I've found it enjoyable. Working with Garry Thomas Morse on Coping with Emotions and Otters and Sachiko Murakami on Blind Items were two really wonderful experiences. They were essential.
9 - What is the best piece of advice you've heard (not necessarily given to you directly)?
Listening to advice is a sketchy game. There’s so much of it. It's an avalanche of everyone knowing what's "right." But, I'd say the best advice I've heard is to know/figure out what works for you.
10 - How easy has it been for you to move between genres (poetry to performance to critical prose)? What do you see as the appeal?
I like to move between genres. The appeal is variety. Being able to play with different forms, different ways of using language. That’s interesting to me and keeps me from boring myself.
11 - What kind of writing routine do you tend to keep, or do you even have one? How does a typical day (for you) begin?
I have a somewhat unpredictable schedule and I don't have a routine. I have writing goals and I take those seriously. Typical day: Find time. Don't mess around too much during that time. Reward(s).
12 - When your writing gets stalled, where do you turn or return for (for lack of a better word) inspiration?
13 - What fragrance reminds you of home?
Nothing! I am terrible with smells. Only when I'm surprised by something familiar, really caught off guard do I register that there is some memory attached to that smell. And it doesn't happen very often. I used to get a weird, uncomfortable nostalgia from a whiff of ck one. Good old high school dances.
14 - David W. McFadden once said that books come from books, but are there any other forms that influence your work, whether nature, music, science or visual art?
TV, movies, comedy, magazines, memes, fashion, visual art, animals, advertisements, memes, YouTube.
15 - What other writers or writings are important for your work, or simply your life outside of your work?
The writers that are truly important to my work and life are the ones in my life. My writing group, people I've been with for over nine years. All of my other friends who are also writers. And people like Leonard Cohen and Lena Dunham. These are my people. Also, a Cohen-Dunham production needs to happen. Now.
16 - What would you like to do that you haven't yet done?
I'd love to write for a teen drama. Degrassi, and less serious ones like Gossip Girl and Pretty Little Liars, are a delightful addiction. The story lines are so outrageous and fun and often nonsensical. They're the best.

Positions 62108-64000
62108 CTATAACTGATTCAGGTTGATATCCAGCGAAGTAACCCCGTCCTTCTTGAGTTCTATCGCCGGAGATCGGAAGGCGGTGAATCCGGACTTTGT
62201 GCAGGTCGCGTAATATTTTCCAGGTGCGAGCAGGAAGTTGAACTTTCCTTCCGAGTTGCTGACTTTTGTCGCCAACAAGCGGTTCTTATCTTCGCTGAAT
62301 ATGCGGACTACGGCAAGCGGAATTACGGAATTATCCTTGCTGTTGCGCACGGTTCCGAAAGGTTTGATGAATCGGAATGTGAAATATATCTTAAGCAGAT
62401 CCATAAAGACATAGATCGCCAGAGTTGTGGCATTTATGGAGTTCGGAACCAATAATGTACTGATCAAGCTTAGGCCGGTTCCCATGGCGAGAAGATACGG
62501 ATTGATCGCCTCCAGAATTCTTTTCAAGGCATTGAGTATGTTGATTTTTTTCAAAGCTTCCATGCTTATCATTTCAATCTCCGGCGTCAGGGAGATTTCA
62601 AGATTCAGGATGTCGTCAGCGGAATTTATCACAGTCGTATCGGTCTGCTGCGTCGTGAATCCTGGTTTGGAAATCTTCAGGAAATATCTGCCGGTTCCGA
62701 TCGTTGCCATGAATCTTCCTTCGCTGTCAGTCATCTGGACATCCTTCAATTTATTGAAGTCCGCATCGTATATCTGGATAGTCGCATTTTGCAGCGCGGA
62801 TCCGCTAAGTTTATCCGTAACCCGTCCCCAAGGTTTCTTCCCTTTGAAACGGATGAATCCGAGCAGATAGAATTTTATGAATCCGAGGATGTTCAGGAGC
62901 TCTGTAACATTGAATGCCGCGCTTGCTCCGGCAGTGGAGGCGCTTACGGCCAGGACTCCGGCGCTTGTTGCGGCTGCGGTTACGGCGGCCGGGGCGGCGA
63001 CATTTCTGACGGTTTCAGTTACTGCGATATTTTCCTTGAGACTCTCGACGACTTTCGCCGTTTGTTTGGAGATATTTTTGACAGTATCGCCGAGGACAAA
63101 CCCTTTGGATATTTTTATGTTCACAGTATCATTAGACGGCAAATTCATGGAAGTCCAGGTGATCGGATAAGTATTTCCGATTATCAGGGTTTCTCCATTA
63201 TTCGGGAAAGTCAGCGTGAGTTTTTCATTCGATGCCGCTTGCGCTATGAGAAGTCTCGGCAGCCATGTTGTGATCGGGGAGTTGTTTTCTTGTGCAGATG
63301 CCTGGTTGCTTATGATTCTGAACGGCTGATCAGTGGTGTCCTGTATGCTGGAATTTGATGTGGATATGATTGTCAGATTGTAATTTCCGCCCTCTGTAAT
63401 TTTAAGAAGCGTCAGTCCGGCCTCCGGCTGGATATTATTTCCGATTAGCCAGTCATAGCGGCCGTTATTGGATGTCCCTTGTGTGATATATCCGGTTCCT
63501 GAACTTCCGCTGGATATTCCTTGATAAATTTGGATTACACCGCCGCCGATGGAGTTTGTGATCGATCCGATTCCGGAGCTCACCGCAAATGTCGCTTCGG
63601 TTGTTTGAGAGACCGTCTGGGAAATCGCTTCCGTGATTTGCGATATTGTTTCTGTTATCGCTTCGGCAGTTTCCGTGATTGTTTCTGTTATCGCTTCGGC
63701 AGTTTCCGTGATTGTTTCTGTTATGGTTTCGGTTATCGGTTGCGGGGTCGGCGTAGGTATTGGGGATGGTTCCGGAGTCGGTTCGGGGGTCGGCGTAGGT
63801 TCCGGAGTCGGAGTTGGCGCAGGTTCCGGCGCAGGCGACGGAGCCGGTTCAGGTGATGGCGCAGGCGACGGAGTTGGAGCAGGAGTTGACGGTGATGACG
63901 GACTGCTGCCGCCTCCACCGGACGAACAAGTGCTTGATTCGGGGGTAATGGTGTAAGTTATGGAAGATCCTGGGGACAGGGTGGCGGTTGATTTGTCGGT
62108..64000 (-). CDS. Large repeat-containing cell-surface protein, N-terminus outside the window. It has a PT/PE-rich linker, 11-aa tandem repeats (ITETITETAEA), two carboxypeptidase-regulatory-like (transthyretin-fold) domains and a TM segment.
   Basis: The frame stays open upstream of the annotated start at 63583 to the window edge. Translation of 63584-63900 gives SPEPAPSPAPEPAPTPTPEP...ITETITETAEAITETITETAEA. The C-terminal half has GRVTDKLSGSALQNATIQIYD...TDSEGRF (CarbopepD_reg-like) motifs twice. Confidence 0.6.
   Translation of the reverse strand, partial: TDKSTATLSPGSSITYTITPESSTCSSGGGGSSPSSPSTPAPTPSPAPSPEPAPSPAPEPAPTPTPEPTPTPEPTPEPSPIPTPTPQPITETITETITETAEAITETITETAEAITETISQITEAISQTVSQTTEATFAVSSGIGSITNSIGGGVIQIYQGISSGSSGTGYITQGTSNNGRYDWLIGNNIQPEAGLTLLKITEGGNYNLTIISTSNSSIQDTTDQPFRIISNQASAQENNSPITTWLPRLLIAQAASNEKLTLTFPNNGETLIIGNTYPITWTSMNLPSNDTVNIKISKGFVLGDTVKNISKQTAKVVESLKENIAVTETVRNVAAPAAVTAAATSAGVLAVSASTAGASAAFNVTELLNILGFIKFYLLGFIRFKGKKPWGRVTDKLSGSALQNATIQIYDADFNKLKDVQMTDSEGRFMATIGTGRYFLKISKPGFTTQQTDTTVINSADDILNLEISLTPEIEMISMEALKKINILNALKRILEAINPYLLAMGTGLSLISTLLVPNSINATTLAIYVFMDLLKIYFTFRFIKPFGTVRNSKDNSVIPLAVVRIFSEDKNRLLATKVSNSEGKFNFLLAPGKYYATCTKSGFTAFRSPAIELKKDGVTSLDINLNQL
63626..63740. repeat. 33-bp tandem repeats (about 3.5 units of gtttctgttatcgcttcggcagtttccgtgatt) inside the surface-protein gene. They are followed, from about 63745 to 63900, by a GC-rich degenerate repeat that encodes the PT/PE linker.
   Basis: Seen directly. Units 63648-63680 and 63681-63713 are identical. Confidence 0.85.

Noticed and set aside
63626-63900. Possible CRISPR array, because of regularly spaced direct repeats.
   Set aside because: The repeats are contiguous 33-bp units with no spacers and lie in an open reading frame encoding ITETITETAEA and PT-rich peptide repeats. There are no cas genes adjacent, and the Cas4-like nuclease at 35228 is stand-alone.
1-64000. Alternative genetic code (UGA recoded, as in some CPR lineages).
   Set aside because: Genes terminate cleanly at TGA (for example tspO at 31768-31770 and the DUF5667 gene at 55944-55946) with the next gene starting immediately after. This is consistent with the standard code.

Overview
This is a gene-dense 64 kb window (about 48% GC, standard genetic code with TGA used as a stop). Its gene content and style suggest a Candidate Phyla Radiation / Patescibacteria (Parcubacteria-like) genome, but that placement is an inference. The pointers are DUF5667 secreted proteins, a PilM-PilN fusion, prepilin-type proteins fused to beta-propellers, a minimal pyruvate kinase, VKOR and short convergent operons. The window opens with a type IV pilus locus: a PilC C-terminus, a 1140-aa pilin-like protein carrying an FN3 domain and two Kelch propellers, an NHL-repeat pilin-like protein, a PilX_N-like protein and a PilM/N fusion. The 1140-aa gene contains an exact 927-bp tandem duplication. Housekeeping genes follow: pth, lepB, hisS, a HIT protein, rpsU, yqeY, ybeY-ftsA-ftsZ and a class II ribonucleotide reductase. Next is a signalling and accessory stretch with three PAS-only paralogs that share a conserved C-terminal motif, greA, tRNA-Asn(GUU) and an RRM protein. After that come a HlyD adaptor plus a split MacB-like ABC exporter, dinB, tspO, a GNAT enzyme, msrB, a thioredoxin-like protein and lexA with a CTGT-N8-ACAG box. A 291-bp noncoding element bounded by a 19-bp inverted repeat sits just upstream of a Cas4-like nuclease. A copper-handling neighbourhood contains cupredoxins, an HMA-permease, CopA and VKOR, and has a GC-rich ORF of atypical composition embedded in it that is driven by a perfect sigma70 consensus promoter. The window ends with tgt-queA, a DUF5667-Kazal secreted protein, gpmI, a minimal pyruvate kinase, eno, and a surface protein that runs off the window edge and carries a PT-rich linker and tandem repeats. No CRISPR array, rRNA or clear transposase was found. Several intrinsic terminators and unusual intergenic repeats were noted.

17 - If you could pick any other occupation to attempt, what would it be? Or, alternately, what do you think you would have ended up doing had you not been a writer?
I've always said that ice cream tester seems like the best job. I mean, you get to test and taste ice creams. Also on the list: lipstick namer and personal stylist. Of course I’d love to run my own television network for teens. Teen TV all day long!
18 - What made you write, as opposed to doing something else?
Well, as a writer I do lots of "something else" so I can be alive and buy dresses and food and drink. The something else allows for the writing. The simple answer is that I've always loved stories. If you're not great at anything that actually makes money then you should do what you love.
19 - What was the last great book you read? What was the last great film?
I'm currently reading Gary Shteyngart's Little Failure and loving it. That man is a treasure.
The Lego Movie. Great story, great characters, great voice acting and great jokes. So many greats. I guess I thought it was great.
20 - What are you currently working on?
Many things. I just finished a draft of a collaborative project on rom coms with Daniel Zomparelli. And I've guest-edited the Humour Issue of Poetry Is Dead. I've been working on finishing a collection of short stories since I felt young enough to be IDed. Novel dabbling. Co-creative directing the Real Vancouver Writers' Series. Jotting down notes for other unformed projects. I like to mix it up.
12 or 20 (second series) questions,